Avatar: The Way of Water review: Finding strength as a family

The James Cameron film rides on its famly values and the breathtaking aquatic creations.

Rating: 3 / 5

By Mayur Lookhar

13 years ago, he left the world in a daze with his out of the world cinema. Avatar [2009] – the epic sci-fi tale was based on the simple premise of ecological balance that is tilted heavily in favour of humans. The impact on us Indians was such that many, like this reviewer, started writing and pronouncing the Sanskrit word Avatara or avtaar like the Americans.

Just as the first film, creator-director James Cameron has taken over a decade to come up with the sequel, Avatar: The Way of Water [2022]. Conceived in 2010, Cameron and his writers – Rick Jaffa and Amanda Silver – took adequate time to pen the screenplay. The principal photography began in September 2017, with the film wrapping up in 2020. Enhanced technology has only elevated the visual experience, but it’s the vision that separates Cameron’s films from the rest.

The journey resumes a decade after the epic fight against ‘Sky people’ [humans] in Pandora – exoplanetary moon. Avatar-turned-Na’vi Jake Sully [Sam Worthington], Neytiri [Zoe Saldana] encounter a familiar foe and are compelled to take refuge in a reef in the island of Metkayina. Not one to back down down from a fight, Jake chooses to leave the forest for the safety of his family, that now comprises of three biological kids and an adopted daughter Kiri. The new aquatic world brings its own charm, challenges, adventure before the family battles formidable foes.

The sci-fi, other world creation is fine, but it amazes how a Canadian filmmaker has questioned human greed, colonial mindset and military aggression. Though a universal malaise, Pandora is a reflection of the Wild west era, where the white supremacy displaced the natives and captured their lands. The larger message though is unabashedly exposing the human hand in disturbing the balance of nature. It was forest exploitation in Avatar [2009]. The Way of Water [2022] exposes the human threat to marine life and its resources. A simple thought but told through an exotic, unique vision.

Sigourney Weaver as Kiri in Avatar: The Way of Water [2022]

The conflict zone shifts from the Pandora forest to the turquoise waters of Metkayina, but the screenplay evokes a sense of deja vu. Speaking about it would be too much of a reveal. However, we can’t help but draw parallel between the journey of Jake Sully and Kiri, born out of the late Dr. Grace’s [Sigourney Weaver] avatar but who is the father? Like Jake in Avatar [2009], Kiri, too, has a struggle to fit into her new adopted home. She has to go through her moment of self-discovery, spiritual awakening. It’s remarkable how the 73-year-old Weaver played a 14-year-old character, and in a sweet, young unrecognizable tone.

As for Jake, the protective father takes over in The Way of Water, much to the chagrin of his wife, who isn’t comfortable that the family ran away from Pandora. The feisty Na’vis take a decisive stand, but this film is more about the children – Neteyam [Jamie Flatters], Lo’ak [Britain Dalton], Kiri and young Tuktirey aka Tuk [Trinity Jo-Li Bliss] carrying the Jake and Neytiri legacy. Little Trinity has a blissful presence as the 8-year Tuk isn’t afraid to stare in the face of danger.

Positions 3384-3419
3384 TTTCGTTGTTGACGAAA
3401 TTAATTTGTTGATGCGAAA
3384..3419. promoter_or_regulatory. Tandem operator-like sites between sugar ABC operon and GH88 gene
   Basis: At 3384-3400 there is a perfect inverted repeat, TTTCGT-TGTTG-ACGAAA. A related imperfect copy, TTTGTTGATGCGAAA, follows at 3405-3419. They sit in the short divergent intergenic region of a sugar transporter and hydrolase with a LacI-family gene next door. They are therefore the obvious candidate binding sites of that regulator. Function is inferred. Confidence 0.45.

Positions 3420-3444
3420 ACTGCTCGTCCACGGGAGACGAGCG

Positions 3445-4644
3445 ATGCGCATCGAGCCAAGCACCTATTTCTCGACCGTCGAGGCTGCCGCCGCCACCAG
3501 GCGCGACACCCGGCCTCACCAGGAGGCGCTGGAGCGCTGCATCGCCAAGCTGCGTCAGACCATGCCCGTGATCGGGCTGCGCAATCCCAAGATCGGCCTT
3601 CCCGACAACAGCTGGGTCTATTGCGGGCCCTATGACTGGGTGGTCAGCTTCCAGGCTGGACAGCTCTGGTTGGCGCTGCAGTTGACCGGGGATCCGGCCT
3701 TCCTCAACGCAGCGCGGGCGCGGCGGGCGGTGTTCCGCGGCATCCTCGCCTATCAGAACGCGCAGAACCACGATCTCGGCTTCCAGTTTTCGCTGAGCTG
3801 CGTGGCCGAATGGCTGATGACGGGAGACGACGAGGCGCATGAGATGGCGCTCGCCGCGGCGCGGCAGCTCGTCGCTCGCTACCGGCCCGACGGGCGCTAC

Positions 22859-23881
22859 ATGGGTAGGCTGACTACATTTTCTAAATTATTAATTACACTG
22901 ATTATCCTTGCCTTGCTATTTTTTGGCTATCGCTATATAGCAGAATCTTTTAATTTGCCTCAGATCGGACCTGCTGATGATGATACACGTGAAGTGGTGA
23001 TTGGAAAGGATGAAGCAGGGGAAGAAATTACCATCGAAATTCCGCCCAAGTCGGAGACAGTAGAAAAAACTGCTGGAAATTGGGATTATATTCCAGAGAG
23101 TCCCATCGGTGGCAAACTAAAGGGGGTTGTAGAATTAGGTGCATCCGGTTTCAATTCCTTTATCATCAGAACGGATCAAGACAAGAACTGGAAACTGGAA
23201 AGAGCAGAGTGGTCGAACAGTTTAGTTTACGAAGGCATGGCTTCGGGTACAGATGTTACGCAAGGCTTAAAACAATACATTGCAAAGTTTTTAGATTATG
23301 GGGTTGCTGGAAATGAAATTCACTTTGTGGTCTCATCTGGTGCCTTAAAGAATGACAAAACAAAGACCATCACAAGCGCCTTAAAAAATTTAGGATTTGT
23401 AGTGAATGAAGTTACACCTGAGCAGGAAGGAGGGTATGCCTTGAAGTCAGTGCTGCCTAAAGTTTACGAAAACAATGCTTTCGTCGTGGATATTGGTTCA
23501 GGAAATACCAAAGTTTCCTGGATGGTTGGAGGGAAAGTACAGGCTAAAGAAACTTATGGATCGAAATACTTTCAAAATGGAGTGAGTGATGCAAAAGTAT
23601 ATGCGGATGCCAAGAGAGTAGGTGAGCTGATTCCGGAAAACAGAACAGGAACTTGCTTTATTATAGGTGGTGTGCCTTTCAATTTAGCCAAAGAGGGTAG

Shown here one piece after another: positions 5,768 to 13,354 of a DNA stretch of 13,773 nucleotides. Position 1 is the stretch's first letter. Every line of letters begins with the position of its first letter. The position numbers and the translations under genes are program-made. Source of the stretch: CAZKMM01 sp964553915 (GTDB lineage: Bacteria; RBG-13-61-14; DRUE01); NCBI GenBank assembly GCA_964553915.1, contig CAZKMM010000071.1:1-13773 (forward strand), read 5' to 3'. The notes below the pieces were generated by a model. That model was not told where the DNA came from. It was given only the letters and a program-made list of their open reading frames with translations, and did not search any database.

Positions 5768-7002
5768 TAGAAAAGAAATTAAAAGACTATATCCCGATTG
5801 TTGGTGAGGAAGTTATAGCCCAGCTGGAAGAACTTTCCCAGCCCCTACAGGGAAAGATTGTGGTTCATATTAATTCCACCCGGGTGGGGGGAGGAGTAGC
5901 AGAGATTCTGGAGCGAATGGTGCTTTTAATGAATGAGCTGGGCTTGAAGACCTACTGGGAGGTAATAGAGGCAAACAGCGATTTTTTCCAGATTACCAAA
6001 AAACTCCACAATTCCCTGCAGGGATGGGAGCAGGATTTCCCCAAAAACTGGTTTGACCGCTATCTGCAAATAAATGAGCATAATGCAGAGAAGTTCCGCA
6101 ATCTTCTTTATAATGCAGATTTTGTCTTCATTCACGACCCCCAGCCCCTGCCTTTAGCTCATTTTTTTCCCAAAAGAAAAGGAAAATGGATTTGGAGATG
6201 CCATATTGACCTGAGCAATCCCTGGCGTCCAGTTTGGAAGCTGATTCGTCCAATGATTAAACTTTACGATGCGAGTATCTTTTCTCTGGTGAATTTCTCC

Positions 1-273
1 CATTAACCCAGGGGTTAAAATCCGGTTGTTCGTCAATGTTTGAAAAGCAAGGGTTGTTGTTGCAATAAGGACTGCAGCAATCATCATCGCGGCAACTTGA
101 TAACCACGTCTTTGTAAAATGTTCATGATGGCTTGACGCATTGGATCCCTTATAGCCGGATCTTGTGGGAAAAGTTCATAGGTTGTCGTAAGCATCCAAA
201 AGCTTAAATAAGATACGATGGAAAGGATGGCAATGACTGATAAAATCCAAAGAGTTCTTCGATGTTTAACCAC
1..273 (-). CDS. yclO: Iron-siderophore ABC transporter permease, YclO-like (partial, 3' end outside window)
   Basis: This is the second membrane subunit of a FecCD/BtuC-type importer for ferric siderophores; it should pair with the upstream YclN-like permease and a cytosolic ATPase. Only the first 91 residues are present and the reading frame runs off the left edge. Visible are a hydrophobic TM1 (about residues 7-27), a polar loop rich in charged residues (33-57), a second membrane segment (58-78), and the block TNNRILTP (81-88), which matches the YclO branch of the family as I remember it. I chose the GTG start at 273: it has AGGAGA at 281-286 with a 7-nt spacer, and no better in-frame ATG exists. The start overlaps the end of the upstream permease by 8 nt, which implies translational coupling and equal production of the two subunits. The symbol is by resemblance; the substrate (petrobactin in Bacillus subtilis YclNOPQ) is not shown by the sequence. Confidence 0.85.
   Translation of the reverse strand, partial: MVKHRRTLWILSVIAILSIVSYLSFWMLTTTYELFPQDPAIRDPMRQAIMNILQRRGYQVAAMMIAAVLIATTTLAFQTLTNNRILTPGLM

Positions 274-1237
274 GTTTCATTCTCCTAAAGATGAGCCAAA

Kate Winslet reunites with her mentor [Cameron] 25 years after Titanic [1997]. And it’s back to the seas again, but there’s no sinking feeling this time. In fact, she reportedly set a record for holding her breath under water for a good seven minutes. Ronal [Winslet] welcomes Jake and co to Metkayina family with open arms.

We’re in a bind as to why and who would invest billions of dollars to revive a principal antagonist? All because s/he could have his/her revenge? The larger design though is the complete annexation of Pandora and make it the new human habitat.

In addition to a familiar foe, The Way of Water also unleashes Captain Mick Scoresby [Brendan Cowell], a oil thirsty head of a private sector marine hunting vessel on Pandora.

13 years later, enhanced technology will naturally result in a more immersive visual experience. We can’t even comprehend on the out of the world production design, special effects, especially the bioluminous creations. One is intrigued though at the communication skills between Na’vi, Metkayina and their revered gigantic mammals.

Cameron has produced a visual marvel, but it doesn’t quite have that emotional connect like Avatar [2009]. May be, the early experience was novel. It had this element of mystery, the excitement and also the fear of being in a new planet. Make no bones about it, the aquatic adventure is equally immersive, but this feels more like being in an exotic island on earth, as opposed to exploring the waters of Pandora.

The 192 minutes length is no drag as the aquatic marvel and the ‘family’ show drives the film. Water is the essence of all life. Not all life lives like a family. Not all life, fights as a family. Land, forest or water. Human, Na’vi or Metkayinas, James Cameron’s Avatar prides in its family strength. Earlier, it was flying together to save the forest. Now, it is a story of the family that sails together, stays together.


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